Powers of toothpaste go far beyond polishing our teeth
From cleaning to healing, that squeezy tube's uses extend beyond the bathroom, says Katie Wright
It's an essential household product, and one we use twice a day to keep our gnashers clean and healthy. But the powers of toothpaste go far beyond polishing our pearly whites and freshening our breath.
They do not include, however, using toothpaste on spots, which is a long-held myth. While toothpaste does contain ingredients that can dry out zits, it will also irritate the skin, so you're better off sticking with chemist-approved spot treatments instead.
And remember, for most of these toothpaste ticks, you'll need to use good, old-fashioned opaque white toothpaste, not any of these new-fangled blue gels or whitening treatments.
So next time you reach for the Colgate, consider whether you could be benefiting from these 13 fresh toothpaste uses, too ...
Toothpaste has a gentle exfoliating effect that works as well on chrome as it does on teeth. Spread a non-gel toothpaste on your chrome fixtures then wipe off with a dry cloth and see how they gleam.
Removing tough stains
That exfoliating property can also work wonders if you've got ink or make-up on a piece of clothing. Smear the toothpaste on the stain, rub it into the fabric well, then rinse with water. Repeat as many times as you need.
Keeping goggles fog-less
Stop your skiing or snorkelling goggles from fogging up by coating the lenses with non-gel toothpaste then wiping it off. The residue will stop condensation forming. Same goes for bathroom mirrors.
Making diamonds sparkle
Give your diamond jewellery a new lease of life by scrubbing gently with an old toothbrush and a small amount of toothpaste. Remove any residue with a dry, clean cloth to reveal the sparkling stones.
Deodorizing your hands
Been chopping garlic and can't get rid of that pungent whiff on your fingertips? Washing your hands with toothpaste will neutralize the odour and leave them smelling fresh.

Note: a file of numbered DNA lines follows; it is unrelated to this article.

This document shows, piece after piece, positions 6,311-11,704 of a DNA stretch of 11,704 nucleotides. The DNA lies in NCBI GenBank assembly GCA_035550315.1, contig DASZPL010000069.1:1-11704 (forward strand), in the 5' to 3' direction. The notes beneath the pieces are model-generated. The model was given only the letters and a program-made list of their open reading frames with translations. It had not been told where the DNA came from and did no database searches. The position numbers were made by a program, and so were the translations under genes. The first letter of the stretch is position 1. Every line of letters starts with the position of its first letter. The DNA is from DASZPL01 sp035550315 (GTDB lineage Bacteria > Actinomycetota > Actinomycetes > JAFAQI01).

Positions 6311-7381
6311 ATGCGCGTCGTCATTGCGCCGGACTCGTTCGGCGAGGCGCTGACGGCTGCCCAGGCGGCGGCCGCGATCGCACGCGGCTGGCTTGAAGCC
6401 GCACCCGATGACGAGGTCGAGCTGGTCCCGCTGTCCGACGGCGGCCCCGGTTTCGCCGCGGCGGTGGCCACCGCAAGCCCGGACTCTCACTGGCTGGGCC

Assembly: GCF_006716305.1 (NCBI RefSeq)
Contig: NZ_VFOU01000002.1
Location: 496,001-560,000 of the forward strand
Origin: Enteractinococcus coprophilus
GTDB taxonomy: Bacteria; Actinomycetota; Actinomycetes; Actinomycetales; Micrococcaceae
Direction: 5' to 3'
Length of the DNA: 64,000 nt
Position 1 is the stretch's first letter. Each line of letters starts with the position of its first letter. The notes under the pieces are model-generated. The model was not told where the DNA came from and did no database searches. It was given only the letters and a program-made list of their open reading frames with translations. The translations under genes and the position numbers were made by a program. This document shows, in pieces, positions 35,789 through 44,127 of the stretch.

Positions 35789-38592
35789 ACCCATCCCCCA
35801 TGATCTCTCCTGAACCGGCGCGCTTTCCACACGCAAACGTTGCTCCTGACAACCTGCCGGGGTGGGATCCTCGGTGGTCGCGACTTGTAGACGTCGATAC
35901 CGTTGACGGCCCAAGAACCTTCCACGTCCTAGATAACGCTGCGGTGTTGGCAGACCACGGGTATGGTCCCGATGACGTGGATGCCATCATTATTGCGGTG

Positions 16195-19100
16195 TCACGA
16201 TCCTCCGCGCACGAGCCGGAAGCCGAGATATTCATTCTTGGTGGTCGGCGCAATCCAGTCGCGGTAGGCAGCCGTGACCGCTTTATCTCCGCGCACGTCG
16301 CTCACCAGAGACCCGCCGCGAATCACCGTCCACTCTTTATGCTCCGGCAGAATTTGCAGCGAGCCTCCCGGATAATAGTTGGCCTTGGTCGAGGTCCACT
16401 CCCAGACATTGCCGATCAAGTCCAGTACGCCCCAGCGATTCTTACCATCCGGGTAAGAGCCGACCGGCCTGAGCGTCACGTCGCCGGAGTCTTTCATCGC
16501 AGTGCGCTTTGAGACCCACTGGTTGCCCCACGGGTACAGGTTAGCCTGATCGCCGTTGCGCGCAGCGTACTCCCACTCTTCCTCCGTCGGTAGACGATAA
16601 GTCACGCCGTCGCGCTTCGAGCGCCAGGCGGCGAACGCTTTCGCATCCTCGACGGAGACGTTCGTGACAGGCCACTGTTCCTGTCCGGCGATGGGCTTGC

Soothing bites and blisters
A life-saver if you've been badly bitten by mosquitoes or bugs on holiday and can't stop scratching, add a dab of toothpaste on bites before bed to help decrease the swelling and itching. It'll also help blisters heal faster by drying them up.
Cleaning hair appliances
You know that crusty coating that forms on hair straighteners or curling irons? It's due to a build-up of products, but rubbing toothpaste over the metal (when the appliance is off and cool, of course) will gently scrub it off.
Removing chewing gum from hair
Has one of the kids got a clump of chewing gum stuck in their hair? Spread toothpaste over the gum, leave for a few minutes, then you should be able to gently pull the gum free. Apparently the toothpaste breaks down the sugar in the gum, as it does when you're brushing your teeth, thereby loosening it from the hair.
Keeping the white part of trainers clean is really tricky, even with heavy-duty shoe polish. Try going at them with an old toothbrush, a generous squeeze of white toothpaste and some elbow grease, then wipe off with a damp cloth.
Filling holes in walls
Need to quickly fill a hole in a wall where a nail used to be but don't have time to go and get some plaster filler? White toothpaste makes an excellent stand-in, and no one will be any the wiser. Be careful if you later decide to paint the wall, however, as not all toothpastes will allow paint to adhere.
As a car air-freshener
Has that little tree-shaped dangler long since lost it's piney odour? Then here's how to DIY a car air-freshener: squeeze a line of mint toothpaste on a piece of kitchen towel, fold it up and place it under your car seat. As the toothpaste dries it will fill the car with its fresh scent.
Sprucing up sinks
Whether metal or ceramic, your sinks will benefit from a hardy scrub with a generous dose of toothpaste. Plus, when you rinse it off, the residue will get to work on any nasty smells lurking down the drain.
Sticking posters to walls
Sick of the stubborn marks that Blu-Tack leaves on walls? Try toothpaste instead. A few drops of thick, white toothpaste on the edges of the poster will be enough to make it stick, and any white marks left when you take it down can easily be removed with a damp cloth.